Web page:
It's fairly easy to analogize Factorio to city planning. In your first game, you will quickly discover that the city you built for the early game is all wrong for the late game -- and then you realize: every real-life big city is a horrible mess and this is exactly why.
I also find myself comparing Factorio to software, especially distributed systems and networks. I find myself constantly using phrases like "buffer", "flow control", "back pressure", "throughput", "refactor", "under-utilized", etc.
One transition I find particularly interesting: around the middle of the game, you research the ability to build "logistics drones", which are basically like Amazon's quadcopter delivery drones. They can transport materials from point to point around your base -- you set up "request" points and "supply" points, and the drones pick up whatever items land in the supply points and bring them directly to whichever requester is requesting that item.
Up until this point, you mostly use conveyor belts for this task. When you first get logistics drones, you think "These are WAY more expensive than conveyor belts and have much lower throughput. Why would I ever want them?" But you quickly realize that the advantage of drones is that they are rapidly reconfigurable. Once your base is entirely drone-based, you can switch factories to build different items on a whim -- no need to re-route any conveyor belts. This gets more and more important in the late game as the number of different types of things you are building -- all with different input ingredients -- increases, and maintaining a spaghetti of conveyors becomes infeasible. This is tricky to grasp until you do it.
For a while, of course, you'll have part of your base running on drones while another part is still based on conveyors. It's like using Google Flights in your browser to search for airline tickets, while on the back end it is integrating with 60's-era mainframe-based flight scheduling software.
I can't help but imagine that conveyor belts and logistics drones represent two different programming languages (or, maybe, programming language paradigms). Choosing your programming language based on how easy it is to do something simple is totally wrong. The true measure of a good language is how it handles massive complexity and -- more importantly -- reconfiguration over time.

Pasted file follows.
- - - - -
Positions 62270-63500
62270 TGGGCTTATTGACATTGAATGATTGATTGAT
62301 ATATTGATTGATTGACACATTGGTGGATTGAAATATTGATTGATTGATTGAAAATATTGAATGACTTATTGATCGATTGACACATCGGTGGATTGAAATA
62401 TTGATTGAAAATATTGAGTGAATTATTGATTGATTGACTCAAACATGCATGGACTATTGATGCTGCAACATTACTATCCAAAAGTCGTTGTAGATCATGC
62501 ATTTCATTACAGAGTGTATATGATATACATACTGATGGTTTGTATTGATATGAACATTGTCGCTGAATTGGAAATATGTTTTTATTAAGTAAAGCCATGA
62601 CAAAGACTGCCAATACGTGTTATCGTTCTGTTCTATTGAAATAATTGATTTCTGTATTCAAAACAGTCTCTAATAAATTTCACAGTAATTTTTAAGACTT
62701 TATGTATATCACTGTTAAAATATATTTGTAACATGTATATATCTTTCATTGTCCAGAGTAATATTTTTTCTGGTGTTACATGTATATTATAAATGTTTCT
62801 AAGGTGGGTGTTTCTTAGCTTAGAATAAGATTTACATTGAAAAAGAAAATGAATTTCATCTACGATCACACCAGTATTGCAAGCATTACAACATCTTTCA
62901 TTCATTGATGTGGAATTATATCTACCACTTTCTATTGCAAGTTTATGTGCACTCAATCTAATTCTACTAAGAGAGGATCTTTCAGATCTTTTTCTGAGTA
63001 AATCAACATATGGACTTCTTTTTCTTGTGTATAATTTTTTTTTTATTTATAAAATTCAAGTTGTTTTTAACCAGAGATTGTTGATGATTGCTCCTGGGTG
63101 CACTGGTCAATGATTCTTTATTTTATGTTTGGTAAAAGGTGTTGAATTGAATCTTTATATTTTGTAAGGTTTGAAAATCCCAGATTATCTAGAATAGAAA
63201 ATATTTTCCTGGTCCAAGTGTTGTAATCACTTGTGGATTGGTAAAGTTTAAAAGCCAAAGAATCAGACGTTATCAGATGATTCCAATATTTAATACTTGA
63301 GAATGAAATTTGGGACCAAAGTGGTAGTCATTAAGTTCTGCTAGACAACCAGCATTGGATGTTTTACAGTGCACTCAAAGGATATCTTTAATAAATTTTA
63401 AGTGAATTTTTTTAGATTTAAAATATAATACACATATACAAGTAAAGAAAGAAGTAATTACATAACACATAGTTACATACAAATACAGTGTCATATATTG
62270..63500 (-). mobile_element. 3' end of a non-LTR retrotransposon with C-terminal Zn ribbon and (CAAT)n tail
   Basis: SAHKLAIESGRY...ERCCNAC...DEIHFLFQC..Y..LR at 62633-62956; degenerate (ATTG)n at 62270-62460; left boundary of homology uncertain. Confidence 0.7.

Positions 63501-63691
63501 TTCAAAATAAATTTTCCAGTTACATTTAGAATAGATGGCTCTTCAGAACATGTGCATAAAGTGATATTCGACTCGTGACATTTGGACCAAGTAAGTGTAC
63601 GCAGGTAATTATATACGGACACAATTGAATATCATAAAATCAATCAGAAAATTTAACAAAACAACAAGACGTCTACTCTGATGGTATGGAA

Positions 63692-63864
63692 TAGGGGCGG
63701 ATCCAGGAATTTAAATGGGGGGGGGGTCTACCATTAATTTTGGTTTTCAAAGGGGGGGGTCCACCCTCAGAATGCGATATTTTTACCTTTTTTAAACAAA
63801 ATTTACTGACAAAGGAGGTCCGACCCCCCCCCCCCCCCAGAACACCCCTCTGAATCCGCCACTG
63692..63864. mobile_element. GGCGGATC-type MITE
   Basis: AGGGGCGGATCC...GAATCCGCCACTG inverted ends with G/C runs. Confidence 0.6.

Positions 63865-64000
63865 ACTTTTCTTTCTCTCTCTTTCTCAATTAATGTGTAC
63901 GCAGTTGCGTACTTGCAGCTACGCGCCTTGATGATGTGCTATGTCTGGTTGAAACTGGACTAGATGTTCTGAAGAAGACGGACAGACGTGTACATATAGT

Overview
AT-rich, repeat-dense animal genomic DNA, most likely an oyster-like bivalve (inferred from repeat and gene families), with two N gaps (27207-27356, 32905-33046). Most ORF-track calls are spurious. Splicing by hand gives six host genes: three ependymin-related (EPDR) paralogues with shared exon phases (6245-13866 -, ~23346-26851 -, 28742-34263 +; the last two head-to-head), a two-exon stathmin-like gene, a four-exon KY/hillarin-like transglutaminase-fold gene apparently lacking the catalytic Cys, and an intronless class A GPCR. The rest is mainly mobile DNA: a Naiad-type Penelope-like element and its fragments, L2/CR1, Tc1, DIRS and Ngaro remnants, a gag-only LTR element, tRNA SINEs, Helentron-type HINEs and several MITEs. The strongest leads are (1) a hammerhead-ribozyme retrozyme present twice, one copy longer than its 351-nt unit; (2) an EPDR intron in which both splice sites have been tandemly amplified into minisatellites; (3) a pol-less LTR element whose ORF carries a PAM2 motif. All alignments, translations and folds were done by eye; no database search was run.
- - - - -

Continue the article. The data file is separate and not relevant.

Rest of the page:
Another thought: In 10-20 years, when we have everything delivered to our houses via drones and self-driving taxis populating every major street, will we be able to just get rid of small residential side-roads? You won't need to drive a car up to your house anymore: it's easy enough to walk a couple blocks to the nearest major street and hop in a cab, or better yet to a train station. You don't need to carry cargo since it's delivered by drones. Delivery trucks: also replaced by drones. Will we suddenly be able to reclaim a ton of inner-city space? What will we do with it?
In any case, thanks to +Michael Powell and +Brian Swetland for introducing me to this game!
PS. Factorio is multiplayer! We've been having a lot of fun with it at LAN parties, and I just completed a coop game with +Jade Q Wang, who is also addicted. We tend to forget to do things like eat or sleep when we're playing.
I think a very good extension would be to provide new technology for sustainable energy generation and even further the ability to harness and excel the planet as a super living thing (as Asimov could imagine in its Foundation series).
This would provide an even more constrained and challenging environment as to maintain planet's equilibrium on one hand and progress on the other.
Maybe, those aren't really valid concerns from the beginning of a game. But afterwards, it'll be important as massive industrialization reaches ecological relevance.
Or hit me up: email@example.com (Founder/CEO)
This looks right up my alley, downloading it now.
I'm wondering if playing a game like this can help train a habit of automation. Thoughts?
I've made two mod that suits well the engineering mindset: static difficulty stop time based increase of enemy difficultyhttps://forums.factorio.com/viewtopic.php?f=87&t=6433
endless resource makes deposit endless (with diminishing return) so all your railroads don't suddenly vanishhttps://forums.factorio.com/viewtopic.php?f=94&t=3130
check them out :)
I... may have consumed copious amounts of hotel wifi playing it over VPN one night. ;)
Static types allow for much, much better tooling, particularly autocomplete and the ability to check whether your code is valid on some basic levels. I consider avoiding it to be a big waste of time. I've had a good experience getting the definitions files going for the libraries I use.